These chemicals remain in the environment and in our bodies for a long time. A new study found that women exposed to these chemicals increase their risk of developing osteoarthritis. It is important to note that more work needs to be done to say for sure whether these chemicals do indeed increase the risk of osteoarthritis in women. Researchers believe that women’s increased risk is somehow hormone related.

Although on a personal level it is hard to avoid exposure to these chemicals due to their prevalence in so many industries, there are measures in place to reduce the use of these chemicals on a global level.

In Canada, an agreement was created between Environment Canada, Health Canada, and four companies from the perfluorinated products industry to reduce PFOA and PFOS content in products by 95 percent by the end of 2010. The groups have also voluntarily committed to eliminating the remaining 5 percent by the end of 2015.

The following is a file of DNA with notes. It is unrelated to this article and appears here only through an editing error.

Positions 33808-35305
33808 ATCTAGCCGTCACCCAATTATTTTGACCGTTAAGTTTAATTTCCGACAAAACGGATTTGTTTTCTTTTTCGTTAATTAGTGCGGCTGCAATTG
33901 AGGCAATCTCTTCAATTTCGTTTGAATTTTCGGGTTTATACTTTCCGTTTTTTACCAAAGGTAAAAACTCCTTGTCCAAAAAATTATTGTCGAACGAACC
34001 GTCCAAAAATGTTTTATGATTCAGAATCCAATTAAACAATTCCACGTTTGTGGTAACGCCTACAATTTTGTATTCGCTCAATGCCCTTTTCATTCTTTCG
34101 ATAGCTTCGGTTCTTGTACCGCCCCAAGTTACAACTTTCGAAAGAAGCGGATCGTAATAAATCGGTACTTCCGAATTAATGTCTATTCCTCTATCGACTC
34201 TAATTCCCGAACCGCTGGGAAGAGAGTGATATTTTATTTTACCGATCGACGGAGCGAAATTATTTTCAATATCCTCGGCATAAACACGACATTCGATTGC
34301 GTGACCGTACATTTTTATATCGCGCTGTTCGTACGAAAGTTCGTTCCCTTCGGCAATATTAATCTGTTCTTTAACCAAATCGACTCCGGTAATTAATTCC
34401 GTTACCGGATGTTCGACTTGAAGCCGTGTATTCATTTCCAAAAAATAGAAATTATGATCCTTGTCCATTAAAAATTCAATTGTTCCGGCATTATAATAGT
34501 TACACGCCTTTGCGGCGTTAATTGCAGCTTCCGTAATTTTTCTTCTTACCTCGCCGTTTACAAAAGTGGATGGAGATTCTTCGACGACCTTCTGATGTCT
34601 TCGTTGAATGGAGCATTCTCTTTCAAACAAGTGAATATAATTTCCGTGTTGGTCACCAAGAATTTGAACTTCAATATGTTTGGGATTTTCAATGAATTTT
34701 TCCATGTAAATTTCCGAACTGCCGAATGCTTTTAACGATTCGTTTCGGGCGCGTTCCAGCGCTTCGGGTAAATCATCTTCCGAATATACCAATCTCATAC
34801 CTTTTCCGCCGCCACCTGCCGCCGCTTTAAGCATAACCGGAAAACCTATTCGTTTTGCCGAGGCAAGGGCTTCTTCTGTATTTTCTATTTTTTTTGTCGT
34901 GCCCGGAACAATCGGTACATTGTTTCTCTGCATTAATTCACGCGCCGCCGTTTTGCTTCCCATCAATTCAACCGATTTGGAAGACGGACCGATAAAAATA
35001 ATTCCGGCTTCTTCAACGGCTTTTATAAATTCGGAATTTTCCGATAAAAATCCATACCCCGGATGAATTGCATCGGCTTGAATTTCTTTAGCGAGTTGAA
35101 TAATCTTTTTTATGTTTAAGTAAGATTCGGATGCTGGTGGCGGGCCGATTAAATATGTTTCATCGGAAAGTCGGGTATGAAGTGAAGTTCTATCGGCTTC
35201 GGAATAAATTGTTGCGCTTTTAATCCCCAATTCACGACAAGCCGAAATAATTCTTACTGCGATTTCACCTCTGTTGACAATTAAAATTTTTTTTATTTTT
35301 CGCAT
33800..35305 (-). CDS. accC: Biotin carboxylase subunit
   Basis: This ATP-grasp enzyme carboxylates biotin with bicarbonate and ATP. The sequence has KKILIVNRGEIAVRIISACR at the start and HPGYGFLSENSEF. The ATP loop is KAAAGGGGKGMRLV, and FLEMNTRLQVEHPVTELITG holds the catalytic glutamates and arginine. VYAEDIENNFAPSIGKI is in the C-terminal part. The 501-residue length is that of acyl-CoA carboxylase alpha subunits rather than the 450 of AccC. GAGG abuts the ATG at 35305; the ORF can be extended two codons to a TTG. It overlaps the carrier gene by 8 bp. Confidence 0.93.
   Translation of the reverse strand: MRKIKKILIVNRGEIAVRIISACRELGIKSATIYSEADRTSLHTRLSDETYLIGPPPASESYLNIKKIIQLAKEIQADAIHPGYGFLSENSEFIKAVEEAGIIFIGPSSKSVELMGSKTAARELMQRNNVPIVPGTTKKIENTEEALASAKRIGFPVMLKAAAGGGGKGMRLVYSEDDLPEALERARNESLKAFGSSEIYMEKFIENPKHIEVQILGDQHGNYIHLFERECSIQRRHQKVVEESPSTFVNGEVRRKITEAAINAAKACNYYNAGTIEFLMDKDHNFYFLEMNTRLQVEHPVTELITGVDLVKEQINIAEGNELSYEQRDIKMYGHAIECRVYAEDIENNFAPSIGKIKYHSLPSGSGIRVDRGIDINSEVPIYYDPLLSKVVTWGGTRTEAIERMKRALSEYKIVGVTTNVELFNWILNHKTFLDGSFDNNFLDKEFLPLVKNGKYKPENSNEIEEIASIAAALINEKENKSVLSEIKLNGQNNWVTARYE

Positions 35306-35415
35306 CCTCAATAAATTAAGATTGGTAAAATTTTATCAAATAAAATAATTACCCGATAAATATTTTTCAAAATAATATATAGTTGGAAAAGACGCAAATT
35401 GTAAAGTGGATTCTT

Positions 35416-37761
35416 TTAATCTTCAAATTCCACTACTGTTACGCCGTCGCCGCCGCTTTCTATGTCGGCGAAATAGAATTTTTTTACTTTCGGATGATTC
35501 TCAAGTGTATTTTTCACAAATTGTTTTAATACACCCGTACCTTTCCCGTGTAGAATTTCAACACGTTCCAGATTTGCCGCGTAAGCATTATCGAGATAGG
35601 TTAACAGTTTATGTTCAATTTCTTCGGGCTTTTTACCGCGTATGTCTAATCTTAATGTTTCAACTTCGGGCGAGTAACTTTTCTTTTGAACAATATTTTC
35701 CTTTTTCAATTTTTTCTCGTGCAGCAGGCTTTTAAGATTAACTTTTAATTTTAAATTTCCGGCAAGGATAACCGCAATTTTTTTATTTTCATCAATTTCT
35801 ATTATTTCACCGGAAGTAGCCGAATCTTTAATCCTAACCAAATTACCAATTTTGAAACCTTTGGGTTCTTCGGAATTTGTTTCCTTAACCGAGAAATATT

“The good thing is that it’s [PFOA and PFOS] coming out of the environment so we are already having less exposure,” says Klinkhoff.

Supplements for osteoarthritis

Here are some of the supplements that may benefit those with osteoarthritis. As always, check with your health care practitioner to make sure a supplement is right for you.

Supplement Potential benefit
  Reduce pain and inflammation Increase mobility Help prevent the breakdown of cartilage Support bone growth/strengthen bones
Indian frankincense (Boswellia)  
curcumin (turmeric)    
methylsulfonylmethane (MSM)    
S-adenosyl-L-methionine (SAM-e)  
bromelain    
chondroitin sulphate    
avocado soybean unsaponifiables    
glucosamine  
natural eggshell membrane (NEM)    
omega-3 fatty acids    
vitamin D      
vitamin K      
calcium and magnesium